As the dental hygiene profession continued to grow and the equal rights movement spread, the word "female" was deleted from the ADHA Constitution and Bylaws in 1964. Subsequently, the first male dental hygienist, Jack Orio, RDH, graduated from the University of New Mexico in 1965.
In 1972, the first four dental hygienists were commissioned into the US Army, and by 1975, the U.S. Army expanded the addition of dental hygienists to its forces to provide services for enlisted soldiers and their families. During the 1970s, sealants also gained widespread popularity as a tool for caries prevention.
An enlisted male hygiensts works on a
fellow soldier or soldier’s family member
With the discovery of the AIDS virus in 1981, widespread panic spread throughout the country, as the cause and means of infection had not yet been identified. However, as researchers learned more, OSHA mandated changes in sterilization and personal protection equipment throughout dental and medical offices, requiring dentists and hygienists to wear gloves, eyewear, and masks while working on patients.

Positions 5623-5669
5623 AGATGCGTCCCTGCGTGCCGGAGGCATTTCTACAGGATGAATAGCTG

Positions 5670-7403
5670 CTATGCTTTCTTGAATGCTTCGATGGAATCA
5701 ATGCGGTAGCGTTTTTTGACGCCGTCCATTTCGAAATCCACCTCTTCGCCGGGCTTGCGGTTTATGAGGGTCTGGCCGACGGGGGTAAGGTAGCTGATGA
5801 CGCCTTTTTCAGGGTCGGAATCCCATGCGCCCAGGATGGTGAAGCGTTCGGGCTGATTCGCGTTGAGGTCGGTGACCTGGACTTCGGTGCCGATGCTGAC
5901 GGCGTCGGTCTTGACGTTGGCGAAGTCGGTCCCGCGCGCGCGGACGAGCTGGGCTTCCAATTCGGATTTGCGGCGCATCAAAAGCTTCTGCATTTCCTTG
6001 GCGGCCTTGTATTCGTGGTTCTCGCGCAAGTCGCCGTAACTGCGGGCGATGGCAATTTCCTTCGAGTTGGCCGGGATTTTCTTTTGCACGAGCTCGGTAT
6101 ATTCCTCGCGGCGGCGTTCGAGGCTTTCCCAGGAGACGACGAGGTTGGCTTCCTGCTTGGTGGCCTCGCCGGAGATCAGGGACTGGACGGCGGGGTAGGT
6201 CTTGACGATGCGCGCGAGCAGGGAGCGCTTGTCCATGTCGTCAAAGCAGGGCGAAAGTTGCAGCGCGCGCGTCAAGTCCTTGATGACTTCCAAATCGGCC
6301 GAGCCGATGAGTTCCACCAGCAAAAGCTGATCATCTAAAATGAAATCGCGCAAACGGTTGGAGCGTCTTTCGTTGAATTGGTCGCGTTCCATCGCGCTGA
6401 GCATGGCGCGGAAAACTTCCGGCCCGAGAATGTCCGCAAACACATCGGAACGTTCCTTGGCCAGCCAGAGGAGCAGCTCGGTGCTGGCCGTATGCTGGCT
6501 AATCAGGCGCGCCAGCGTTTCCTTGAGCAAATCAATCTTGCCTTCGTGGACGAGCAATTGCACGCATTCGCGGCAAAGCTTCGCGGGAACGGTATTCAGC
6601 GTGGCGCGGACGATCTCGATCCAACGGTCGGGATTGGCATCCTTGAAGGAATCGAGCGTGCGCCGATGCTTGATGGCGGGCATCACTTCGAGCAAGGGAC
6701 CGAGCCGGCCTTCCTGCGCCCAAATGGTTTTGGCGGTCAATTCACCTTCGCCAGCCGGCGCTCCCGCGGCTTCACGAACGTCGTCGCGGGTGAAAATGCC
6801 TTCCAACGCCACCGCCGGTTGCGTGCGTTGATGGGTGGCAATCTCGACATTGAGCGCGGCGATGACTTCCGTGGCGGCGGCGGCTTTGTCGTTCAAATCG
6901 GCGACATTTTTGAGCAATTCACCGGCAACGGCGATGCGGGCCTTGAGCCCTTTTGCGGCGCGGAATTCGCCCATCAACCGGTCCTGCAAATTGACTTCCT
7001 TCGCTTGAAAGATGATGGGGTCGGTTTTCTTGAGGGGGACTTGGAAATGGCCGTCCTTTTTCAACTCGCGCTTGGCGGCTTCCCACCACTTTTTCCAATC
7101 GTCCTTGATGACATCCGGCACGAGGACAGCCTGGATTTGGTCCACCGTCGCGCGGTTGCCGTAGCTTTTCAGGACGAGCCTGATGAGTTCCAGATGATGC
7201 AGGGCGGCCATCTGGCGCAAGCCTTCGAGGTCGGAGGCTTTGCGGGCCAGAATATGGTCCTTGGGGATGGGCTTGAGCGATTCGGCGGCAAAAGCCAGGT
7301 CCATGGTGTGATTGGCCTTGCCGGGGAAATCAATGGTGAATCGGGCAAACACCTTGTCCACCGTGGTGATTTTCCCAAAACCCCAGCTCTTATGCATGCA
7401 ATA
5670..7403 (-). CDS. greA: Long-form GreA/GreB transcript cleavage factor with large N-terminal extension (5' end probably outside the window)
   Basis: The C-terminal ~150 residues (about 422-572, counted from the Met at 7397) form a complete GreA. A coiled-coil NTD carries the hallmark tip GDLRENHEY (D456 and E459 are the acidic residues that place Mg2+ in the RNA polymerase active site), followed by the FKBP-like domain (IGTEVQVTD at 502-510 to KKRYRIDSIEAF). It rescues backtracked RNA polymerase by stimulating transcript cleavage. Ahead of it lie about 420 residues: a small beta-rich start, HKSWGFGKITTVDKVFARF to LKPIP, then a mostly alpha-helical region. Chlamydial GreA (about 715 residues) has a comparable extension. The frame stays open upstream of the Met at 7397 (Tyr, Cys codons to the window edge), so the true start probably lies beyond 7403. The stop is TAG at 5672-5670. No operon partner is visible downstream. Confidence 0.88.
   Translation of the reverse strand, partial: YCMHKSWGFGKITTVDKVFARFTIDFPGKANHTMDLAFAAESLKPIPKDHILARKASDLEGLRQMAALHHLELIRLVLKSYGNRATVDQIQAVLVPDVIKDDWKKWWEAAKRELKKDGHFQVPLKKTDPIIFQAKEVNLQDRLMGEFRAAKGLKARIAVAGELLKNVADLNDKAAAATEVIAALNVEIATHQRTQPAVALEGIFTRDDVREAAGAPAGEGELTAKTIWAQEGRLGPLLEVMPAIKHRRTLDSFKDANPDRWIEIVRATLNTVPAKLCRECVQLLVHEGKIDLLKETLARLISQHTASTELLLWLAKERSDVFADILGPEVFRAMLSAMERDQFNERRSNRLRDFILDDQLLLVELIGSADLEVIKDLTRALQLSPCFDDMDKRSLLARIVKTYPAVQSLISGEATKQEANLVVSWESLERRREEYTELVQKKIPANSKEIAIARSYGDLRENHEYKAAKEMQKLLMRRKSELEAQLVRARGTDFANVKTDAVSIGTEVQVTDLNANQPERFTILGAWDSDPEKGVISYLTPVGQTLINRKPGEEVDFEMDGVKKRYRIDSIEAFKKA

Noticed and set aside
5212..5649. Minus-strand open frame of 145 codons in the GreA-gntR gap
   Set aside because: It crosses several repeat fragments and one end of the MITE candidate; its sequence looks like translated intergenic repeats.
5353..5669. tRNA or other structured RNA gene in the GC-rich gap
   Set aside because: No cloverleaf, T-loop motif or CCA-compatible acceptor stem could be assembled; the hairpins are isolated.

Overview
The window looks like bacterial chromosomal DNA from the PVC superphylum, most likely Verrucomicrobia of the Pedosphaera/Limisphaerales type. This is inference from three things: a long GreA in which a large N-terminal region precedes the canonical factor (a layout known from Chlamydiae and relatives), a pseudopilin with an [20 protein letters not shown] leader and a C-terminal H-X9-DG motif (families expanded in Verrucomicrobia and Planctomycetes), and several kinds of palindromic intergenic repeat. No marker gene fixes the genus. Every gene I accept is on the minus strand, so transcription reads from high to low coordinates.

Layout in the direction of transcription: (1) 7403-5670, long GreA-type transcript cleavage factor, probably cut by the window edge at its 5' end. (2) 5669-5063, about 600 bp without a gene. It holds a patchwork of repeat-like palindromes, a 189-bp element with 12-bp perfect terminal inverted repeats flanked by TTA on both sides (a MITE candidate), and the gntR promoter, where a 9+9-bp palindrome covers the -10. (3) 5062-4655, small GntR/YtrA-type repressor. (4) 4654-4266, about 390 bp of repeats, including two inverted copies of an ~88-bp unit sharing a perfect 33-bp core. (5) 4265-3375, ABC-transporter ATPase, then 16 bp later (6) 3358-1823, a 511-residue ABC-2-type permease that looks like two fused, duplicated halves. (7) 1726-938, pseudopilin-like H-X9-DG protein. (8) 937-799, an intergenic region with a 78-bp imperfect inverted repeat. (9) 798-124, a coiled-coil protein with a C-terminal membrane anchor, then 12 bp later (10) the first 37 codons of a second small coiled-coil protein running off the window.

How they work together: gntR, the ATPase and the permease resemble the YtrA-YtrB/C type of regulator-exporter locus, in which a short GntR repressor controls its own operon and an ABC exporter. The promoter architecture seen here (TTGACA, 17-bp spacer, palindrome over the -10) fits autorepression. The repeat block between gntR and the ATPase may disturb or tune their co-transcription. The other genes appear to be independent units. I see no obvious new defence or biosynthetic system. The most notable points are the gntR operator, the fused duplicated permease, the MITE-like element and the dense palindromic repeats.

Dental hygienist in the 1980s wears protective
gear while working on a patient to prevent
the spread of AIDS
In the 1990s, the advent of tooth whitening and its popularization (in large part by Ultradent’s Opalescence Tooth Whitening Systems drove people to the dental office by the masses, where they were fitted for custom whitening trays and educated on the tooth whitening process by hygienists. Since then, the bright smile craze has never subsided, and new and inventive tooth whitening systems like Ultradent’s in-office whitening system, Opalescence® Boost™ whitening, and Opalescence’s disposable, take-home whitening system, Opalescence Go® whitening have made the process more easy and convenient than ever!
Lastly, hygienists provide therapeutic services and treatments meant to stop disease and maintain or regain oral health. Some of these core procedures involve prophylaxis, scaling and root planing, the application of dental sealants and fluoride treatments, and in some cases, administering local anesthesia.